Indeed, Berger had built very little when, in 1988, he won the international competition for the park. His Parisian production was limited to a handful of discreet buildings, the kind of which are too delicate to please the media or to fill the front page of an architectural magazine. Discreet also is the architect – suspicious of the `star system’, he instead develops his work on a long term programme away from the pressure and voracity of the media. He is usually described as a `minimalist architect’ who has at the same time a certain concern for time, history and tradition. Unfortunately, the apparent simplicity of his architecture may hide the richness of his approach.
Berger does not belong to a specific school or trend. No great figure has marked his architectural training, and perhaps this is an important condition for his independence. From his teaching practice (first in St Etienne, then in Paris and now in Lausanne), he learned the value of time and the necessity to judge an architectural work not as a singular building but in the perspective of the architect’s history and intentions. A bad building can thus be considered an important step or even a crisis later to be overcome. Contemporary conditions of architectural production, the power of fashion or the fear of an unaccepted failure can create such an inhibiting stress that architects cannot develop a true body of concerns. The French system of architectural competitions has, from his point of view, more perverse effects than good ones on architectural production. According to Berger, an architect should practice at least 20 years before being seriously evaluated.
However, Berger was made famous through two media-oriented projects: the reconversion of the Palace Theatre into what became the most fashionable Parisian discotheque (1978), and the competition for the France-Japan monument (1989).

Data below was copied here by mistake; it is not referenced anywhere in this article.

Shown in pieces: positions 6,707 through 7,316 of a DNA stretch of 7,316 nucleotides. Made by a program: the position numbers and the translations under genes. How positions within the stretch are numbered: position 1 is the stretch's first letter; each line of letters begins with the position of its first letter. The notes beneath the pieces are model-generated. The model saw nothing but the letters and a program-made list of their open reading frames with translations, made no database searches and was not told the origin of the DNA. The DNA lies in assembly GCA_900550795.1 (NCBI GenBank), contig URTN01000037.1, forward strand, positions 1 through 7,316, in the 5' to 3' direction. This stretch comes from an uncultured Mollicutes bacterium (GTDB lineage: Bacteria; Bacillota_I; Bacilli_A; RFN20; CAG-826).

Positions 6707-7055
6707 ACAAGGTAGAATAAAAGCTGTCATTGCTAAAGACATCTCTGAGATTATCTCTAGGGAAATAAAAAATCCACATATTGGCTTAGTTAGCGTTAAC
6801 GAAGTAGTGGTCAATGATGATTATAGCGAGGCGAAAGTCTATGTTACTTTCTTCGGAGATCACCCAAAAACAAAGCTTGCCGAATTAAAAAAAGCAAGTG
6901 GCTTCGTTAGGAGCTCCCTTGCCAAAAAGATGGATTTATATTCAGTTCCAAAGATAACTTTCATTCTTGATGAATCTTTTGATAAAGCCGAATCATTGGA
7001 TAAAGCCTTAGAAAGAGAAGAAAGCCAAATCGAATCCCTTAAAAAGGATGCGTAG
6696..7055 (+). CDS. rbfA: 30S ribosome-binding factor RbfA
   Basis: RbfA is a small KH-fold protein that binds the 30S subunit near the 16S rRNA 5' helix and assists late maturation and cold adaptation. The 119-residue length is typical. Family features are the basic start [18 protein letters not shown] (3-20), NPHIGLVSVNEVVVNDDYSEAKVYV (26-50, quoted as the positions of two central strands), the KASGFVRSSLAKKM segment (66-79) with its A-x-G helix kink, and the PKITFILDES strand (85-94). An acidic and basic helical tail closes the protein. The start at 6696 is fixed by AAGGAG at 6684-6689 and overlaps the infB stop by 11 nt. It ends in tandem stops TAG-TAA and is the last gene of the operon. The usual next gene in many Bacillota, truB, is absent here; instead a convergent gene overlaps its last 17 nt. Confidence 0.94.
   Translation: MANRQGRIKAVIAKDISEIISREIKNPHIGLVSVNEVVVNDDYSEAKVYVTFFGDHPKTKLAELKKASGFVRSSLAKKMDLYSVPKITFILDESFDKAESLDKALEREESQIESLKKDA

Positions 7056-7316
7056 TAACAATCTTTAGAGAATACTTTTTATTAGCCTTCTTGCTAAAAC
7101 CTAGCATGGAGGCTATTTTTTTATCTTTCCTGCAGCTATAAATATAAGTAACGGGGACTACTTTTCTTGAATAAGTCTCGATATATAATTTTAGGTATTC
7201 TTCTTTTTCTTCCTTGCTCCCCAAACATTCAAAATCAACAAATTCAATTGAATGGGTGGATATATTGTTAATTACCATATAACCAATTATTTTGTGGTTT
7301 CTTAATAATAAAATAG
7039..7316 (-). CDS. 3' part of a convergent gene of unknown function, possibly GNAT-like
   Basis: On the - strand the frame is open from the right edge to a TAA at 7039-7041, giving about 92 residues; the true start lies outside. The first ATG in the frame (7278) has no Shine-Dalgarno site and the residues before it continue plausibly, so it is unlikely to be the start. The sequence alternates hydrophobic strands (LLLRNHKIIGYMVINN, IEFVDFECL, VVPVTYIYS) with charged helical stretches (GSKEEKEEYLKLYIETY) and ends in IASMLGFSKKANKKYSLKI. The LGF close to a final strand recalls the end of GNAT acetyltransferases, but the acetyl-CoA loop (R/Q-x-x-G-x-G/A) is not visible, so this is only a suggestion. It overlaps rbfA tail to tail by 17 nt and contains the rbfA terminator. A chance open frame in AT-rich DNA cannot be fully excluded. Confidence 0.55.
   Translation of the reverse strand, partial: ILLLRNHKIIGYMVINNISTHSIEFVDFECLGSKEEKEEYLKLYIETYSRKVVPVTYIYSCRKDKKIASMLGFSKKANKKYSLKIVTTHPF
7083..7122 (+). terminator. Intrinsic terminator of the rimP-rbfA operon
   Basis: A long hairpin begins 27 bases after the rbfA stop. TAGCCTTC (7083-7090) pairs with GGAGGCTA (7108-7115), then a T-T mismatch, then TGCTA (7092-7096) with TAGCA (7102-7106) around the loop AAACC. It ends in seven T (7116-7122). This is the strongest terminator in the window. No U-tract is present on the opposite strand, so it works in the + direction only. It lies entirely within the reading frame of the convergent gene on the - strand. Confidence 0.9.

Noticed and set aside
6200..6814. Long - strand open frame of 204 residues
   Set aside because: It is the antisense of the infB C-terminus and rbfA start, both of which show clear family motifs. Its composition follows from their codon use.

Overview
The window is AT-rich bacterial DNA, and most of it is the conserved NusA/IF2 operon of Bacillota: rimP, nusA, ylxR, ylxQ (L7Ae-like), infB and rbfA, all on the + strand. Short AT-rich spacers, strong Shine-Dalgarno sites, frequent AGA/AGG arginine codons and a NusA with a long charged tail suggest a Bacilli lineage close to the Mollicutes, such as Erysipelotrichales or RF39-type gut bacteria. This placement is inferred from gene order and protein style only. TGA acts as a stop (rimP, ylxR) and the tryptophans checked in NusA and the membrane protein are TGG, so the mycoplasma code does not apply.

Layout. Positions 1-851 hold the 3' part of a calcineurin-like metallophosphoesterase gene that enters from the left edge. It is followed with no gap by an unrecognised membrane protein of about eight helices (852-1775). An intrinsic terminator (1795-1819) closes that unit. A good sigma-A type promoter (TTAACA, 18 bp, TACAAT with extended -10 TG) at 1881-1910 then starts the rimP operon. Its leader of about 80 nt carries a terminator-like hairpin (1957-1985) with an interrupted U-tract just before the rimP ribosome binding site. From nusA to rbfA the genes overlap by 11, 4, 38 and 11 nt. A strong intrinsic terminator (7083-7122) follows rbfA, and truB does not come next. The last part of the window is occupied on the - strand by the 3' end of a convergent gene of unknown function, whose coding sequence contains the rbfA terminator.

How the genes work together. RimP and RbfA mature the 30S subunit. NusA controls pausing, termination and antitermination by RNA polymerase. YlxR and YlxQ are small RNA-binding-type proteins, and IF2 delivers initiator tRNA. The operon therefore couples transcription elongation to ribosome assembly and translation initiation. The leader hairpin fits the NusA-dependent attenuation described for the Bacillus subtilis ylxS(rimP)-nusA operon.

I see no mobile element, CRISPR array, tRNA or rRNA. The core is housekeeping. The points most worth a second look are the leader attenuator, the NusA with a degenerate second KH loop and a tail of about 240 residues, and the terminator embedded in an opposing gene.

It is somewhat paradoxical that Berger’s first realization was dealing with the ephemeral and futile nature of amusement. Berger was interested in creating a `lieu total’ for the night life, exploring all kinds of sensations, mixing the old theatre with new technologies (where the laser was used for the first time in Paris). `The new thing – said Barthes – is this impression of synthesis, of totality, of complexity: I am in a place which supports itself alone. It is this extra which makes the “Palace’ not a simple enterprise, but a true work of art, and those who designed it can consider themselves as true artists.’2) The Palace was also the occasion of structuring a work on a specific theme, the `theme of party’ and a reflection on the notion of representation both in terms of a spectacle being represented and of spectators representing themselves. This theme would be used again later in the project for a theatre in Blois.
The France-Japan competition was a competition for a `Monument of Communication’. The brief involved the integration of communication technologies into monumental architecture. The whole entreprise was highly publicized and the best projects were shown in the Pompidou Centre. Berger’s winning project was not dedicated to new technologies; instead his monumental slab of granite, to be erected on a Japanese island, was a statement proposing poetry as the only possible means of communication between two foreign cultures.
The poetic dynamic is typical of Berger’s approach. It expresses the confrontation between simple elements: the immutable stone, the running water, the plants. It comes from the use of mythical themes like earth, water, wind and fire, or the dialectic between the idea of nature and the idea of the city.